From March 1996 to December 1997, we have identified a total of 459 polar cusp crossings according to the
criteria discussed above. Figure 2 shows the center of the cusp crossings in solar magnetic (SM) coordinates
in the x-r plane. The three vector components of the positions
are normalized by the sixth root of the solar wind dynamic pressure relative to that of 2 nPa. Also Figure 2a
and 2b show magnetic field lines from Tsyganenko 1989 vacuum model [Tsyganenko, 1989] and the latest Tsyganenko
96 model [Tsyganenko and Stern, 1996] respectively. The short bars are the median locations in radial bins of
the 1 R_{E} width. The points and the medians are identical in the two panels, only the field lines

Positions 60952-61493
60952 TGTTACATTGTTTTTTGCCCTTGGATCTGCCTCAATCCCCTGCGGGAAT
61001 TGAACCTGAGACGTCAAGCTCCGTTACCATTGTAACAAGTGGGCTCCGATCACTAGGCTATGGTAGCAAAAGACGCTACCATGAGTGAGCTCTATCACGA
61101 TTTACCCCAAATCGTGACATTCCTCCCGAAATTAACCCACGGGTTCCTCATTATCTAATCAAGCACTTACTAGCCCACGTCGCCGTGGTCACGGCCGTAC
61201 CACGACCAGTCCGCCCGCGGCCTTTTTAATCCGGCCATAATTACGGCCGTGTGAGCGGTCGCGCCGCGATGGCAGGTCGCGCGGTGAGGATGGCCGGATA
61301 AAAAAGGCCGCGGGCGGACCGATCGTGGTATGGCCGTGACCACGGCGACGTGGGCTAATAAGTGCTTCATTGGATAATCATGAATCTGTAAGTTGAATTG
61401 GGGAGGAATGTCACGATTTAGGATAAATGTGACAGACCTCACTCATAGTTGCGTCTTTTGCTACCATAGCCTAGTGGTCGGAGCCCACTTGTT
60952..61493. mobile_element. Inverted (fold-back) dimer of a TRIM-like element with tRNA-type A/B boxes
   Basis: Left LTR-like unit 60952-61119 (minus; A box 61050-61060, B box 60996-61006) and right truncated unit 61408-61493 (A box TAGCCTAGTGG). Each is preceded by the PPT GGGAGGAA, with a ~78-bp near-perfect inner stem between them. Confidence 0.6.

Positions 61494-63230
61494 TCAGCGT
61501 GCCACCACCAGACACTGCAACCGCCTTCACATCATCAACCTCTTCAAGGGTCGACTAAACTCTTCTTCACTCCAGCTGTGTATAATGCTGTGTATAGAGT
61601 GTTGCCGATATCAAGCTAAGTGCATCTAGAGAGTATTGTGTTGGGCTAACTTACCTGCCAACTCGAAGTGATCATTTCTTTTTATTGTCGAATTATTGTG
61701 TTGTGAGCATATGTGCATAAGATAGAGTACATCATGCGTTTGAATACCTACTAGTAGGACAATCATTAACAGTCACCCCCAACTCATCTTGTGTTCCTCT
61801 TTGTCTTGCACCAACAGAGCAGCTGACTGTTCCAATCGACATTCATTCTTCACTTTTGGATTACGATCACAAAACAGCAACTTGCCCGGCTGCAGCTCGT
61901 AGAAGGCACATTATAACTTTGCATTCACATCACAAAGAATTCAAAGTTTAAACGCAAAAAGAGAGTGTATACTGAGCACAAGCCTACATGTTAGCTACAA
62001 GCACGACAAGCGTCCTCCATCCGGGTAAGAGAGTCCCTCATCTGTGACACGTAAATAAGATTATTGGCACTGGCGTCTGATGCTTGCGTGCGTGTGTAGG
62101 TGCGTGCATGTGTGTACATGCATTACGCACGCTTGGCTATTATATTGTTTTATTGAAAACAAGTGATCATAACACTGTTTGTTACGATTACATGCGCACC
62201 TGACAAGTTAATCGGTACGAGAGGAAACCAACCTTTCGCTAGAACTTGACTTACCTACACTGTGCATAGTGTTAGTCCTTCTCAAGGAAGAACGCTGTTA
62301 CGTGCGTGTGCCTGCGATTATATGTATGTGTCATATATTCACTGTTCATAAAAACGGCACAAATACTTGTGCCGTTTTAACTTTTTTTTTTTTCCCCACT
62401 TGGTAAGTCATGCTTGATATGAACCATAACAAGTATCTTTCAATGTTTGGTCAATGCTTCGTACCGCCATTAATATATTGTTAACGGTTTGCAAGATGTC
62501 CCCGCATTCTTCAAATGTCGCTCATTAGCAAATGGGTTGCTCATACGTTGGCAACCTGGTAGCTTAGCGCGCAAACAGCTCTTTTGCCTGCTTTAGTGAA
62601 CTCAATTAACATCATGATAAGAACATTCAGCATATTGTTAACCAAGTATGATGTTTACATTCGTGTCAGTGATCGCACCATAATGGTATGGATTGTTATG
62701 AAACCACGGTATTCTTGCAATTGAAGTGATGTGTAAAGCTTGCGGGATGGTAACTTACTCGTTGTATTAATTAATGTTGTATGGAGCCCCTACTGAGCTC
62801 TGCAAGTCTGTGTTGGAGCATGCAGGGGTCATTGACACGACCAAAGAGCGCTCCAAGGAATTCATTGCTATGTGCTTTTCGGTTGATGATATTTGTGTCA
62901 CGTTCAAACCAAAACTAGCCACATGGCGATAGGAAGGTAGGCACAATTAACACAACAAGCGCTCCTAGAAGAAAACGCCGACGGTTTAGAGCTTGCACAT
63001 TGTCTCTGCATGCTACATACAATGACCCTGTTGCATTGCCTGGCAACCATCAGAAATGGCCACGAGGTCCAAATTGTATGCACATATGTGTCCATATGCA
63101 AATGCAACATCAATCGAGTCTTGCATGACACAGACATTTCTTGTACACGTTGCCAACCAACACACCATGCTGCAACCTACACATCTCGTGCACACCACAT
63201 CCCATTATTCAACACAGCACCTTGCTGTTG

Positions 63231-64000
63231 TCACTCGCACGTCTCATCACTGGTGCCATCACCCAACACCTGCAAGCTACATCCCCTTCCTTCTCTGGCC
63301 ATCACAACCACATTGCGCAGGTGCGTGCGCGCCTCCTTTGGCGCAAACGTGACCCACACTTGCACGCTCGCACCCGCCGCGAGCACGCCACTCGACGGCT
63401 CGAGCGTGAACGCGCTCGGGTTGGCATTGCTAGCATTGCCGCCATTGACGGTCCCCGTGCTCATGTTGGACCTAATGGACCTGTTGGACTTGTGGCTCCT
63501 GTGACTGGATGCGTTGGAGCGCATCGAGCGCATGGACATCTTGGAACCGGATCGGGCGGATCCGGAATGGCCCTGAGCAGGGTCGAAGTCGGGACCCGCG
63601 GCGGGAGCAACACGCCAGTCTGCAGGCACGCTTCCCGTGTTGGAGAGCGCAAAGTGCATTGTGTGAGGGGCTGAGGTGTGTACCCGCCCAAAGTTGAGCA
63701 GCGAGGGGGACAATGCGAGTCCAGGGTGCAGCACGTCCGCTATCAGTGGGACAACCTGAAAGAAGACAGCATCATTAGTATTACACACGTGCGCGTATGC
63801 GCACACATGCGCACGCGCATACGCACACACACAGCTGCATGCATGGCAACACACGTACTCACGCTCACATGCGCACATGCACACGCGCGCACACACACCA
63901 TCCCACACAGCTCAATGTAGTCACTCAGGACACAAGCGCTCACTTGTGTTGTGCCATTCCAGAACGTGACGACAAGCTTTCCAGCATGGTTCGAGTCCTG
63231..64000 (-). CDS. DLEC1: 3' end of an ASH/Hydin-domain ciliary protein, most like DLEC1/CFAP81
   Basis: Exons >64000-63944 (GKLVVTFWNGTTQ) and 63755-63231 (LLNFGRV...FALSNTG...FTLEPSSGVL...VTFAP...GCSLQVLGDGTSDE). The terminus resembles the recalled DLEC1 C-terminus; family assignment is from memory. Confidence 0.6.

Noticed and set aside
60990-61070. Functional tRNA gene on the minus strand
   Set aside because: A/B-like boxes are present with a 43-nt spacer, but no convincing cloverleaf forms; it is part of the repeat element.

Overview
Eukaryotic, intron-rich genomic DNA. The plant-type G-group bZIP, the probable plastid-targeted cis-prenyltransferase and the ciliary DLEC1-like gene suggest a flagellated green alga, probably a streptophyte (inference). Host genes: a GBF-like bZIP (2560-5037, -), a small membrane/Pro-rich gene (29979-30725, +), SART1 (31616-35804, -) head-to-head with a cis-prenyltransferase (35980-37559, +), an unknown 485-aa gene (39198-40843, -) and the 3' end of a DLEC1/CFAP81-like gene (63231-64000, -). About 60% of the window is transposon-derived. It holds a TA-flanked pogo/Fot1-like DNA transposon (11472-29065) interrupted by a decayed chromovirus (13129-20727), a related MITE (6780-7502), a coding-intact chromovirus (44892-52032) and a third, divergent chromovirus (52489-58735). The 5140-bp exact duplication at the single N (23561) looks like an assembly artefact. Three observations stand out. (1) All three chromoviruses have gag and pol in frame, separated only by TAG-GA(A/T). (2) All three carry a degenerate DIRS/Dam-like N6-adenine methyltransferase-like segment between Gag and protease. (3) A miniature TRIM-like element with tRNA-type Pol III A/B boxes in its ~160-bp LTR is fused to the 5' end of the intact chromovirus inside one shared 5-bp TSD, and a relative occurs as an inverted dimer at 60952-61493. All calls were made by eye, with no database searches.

are different. In the 1989 model, these medians are located in the region between the two fields lines
corresponding to invariant latitudes of 80^{o} and 82^{o}, at roughly 81^{o}, while in
the 1996 model, the medians are located around the field line with an invariant latitude of 80^{o}.
However, when we look at the location of these cusp crossings relative to the open field line region in these
two figures, we can see that the 1989 model places the magnetic "funnel" or bifurcation of the field
closer to the center of the cusp than the 1996 model. Thus the cusp location appears to be better predicted by
the 1989 field model. The scatter in the points about the median is due to several factors one of which is the
tilt angle that we examine below. Another effect is the orientation of the IMF. The IMF effects on the cusp
position are more complex than that of tilt. We defer their discussion to a more detailed examination of the
cusp location.

** Next:**
The Dipole Tilt Angle Effect on the Cusp Location
** Up:** The Polar Cusp Location and Dipole Tilt
** Previous:**
Data Analysis